Mary Surratt is the lone female charged as a co-conspirator in the assassination trial of Abraham Lincoln. As the whole nation turns against her, she is forced to rely on her reluctant lawyer to uncover the truth and save her life.
When the kinetic Rory moves into his room in the Carrigmore Residential Home for the Disabled, his effect on the home is immediate. Most telling is his friendship with Michael, a young man with cerebral palsy and nearly unintelligible speech. Somehow, Rory understands Michael, and encourages him to experience life outside the confines of home.
Fledgling writer Briony Tallis, as a 13-year-old, irrevocably changes the course of several lives when she accuses her older sister's lover of a crime he did not commit. Based on the British romance novel by Ian McEwan.
Charlie Colquhoun is a journalist whose career is floundering. As a teenager, he fathered a daughter, Tommy, who was committed to foster care as an infant. Seventeen years later, Charlie, ... See full summary »
The Countess Sofya, wife and muse to Leo Tolstoy, uses every trick of seduction on her husband's loyal disciple, whom she believes was the person responsible for Tolstoy signing a new will that leaves his work and property to the Russian people. Written by
The Pick To Click As One Of The Best Films Of 2010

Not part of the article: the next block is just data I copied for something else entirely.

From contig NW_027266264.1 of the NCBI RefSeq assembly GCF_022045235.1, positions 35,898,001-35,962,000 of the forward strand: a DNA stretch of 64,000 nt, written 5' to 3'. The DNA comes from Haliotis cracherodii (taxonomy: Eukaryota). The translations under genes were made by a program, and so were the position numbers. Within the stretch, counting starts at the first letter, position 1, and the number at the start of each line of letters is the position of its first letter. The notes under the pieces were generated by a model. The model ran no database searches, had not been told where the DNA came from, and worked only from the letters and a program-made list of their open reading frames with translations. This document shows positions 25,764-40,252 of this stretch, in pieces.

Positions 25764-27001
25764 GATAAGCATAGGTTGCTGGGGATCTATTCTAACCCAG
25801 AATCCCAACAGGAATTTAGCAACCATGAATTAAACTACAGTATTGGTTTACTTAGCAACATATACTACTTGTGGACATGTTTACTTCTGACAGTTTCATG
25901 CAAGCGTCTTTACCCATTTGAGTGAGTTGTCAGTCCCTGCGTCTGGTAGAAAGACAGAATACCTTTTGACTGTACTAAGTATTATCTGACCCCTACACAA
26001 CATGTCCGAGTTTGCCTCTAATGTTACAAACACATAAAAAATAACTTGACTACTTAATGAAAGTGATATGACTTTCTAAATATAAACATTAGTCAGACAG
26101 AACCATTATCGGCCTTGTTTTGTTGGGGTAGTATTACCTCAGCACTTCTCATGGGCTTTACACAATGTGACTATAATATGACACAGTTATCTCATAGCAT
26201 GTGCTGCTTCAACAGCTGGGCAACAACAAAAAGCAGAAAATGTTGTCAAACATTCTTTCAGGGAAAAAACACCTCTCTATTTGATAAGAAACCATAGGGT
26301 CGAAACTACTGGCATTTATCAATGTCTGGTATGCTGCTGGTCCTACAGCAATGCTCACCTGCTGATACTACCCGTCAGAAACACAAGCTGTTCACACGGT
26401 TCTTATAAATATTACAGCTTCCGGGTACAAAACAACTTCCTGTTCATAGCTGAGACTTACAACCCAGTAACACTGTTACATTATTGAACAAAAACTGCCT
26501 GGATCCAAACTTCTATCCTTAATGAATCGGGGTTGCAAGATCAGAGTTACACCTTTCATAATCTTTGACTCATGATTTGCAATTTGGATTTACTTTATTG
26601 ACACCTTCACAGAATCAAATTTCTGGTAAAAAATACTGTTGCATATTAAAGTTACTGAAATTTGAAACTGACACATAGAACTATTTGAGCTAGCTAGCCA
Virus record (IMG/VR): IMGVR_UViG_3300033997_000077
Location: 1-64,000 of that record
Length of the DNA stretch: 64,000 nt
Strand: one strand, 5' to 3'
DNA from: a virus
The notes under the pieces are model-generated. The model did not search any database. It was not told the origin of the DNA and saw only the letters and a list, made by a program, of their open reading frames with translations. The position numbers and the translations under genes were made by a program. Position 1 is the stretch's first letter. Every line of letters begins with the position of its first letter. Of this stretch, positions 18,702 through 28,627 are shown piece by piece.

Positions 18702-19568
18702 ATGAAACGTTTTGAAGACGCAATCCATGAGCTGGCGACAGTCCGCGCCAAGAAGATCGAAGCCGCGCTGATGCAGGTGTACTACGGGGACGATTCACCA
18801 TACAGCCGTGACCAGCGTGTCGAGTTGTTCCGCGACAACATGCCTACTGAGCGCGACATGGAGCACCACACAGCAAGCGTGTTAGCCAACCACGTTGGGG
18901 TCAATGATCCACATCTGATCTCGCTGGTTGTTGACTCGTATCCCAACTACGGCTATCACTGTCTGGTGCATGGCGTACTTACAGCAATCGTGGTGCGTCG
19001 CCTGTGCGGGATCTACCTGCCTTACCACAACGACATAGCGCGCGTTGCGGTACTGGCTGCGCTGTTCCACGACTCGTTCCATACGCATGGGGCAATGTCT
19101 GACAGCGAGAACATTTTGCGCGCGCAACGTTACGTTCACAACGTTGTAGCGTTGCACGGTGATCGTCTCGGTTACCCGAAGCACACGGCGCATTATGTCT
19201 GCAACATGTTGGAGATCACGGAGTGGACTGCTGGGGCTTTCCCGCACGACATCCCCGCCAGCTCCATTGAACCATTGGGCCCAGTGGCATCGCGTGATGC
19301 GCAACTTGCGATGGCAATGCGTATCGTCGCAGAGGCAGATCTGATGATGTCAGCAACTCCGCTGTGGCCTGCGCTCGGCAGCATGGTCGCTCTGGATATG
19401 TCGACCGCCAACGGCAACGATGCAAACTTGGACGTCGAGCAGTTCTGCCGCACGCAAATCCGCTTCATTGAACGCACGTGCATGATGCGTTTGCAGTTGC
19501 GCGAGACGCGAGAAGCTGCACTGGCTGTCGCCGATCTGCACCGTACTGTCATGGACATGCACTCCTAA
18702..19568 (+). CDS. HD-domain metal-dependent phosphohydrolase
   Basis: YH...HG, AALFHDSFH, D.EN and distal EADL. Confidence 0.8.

If you are familiar with the name,Count Leo (Lev)Tolstoy,but have never read 'War & Peace',or any of his other novels,fret not. It's not necessary to enjoy 'The Last Station'. A young man,Valentin Bulgakov (played by James McAvoy)is hired by Vladimir Chertkov (played by Paul Giametti,adding a touch of class to his already impressive backlog of film work),who oversees the written work of Count Tolstoy,to spy on him at his commune/ashram in the Russian country side,in the guise of Tolstoy's personal secretary. Bulgakov arrives to find a homestead overseen by the Tolstoy's,Leo (played to perfection by veteran,Christopher Plummer,who has come a long way since 'The Sound Of Music'),and his wife,Sofya (Helen Mirren-always welcome on screen). During his stay at the Tolstoy residence,Valentin finds out that things are not what he perceives (Tolstoy doesn't exactly practice what he preaches in real life). He manages to take a tumble to Tolstoy's youngest daughter,Sasha (played by Anne Marie Duff). All of the dirty laundry & family drama comes out to make this a tart,funny,entertaining film with winning performances by all. Michael Hoffman writes & directs the screenplay,from the novel by Jay Parini,in a film that will hopefully garnish attention beyond the art house screen. Rated 'R' by the MPAA,this film has some brief nudity & some sexual content.
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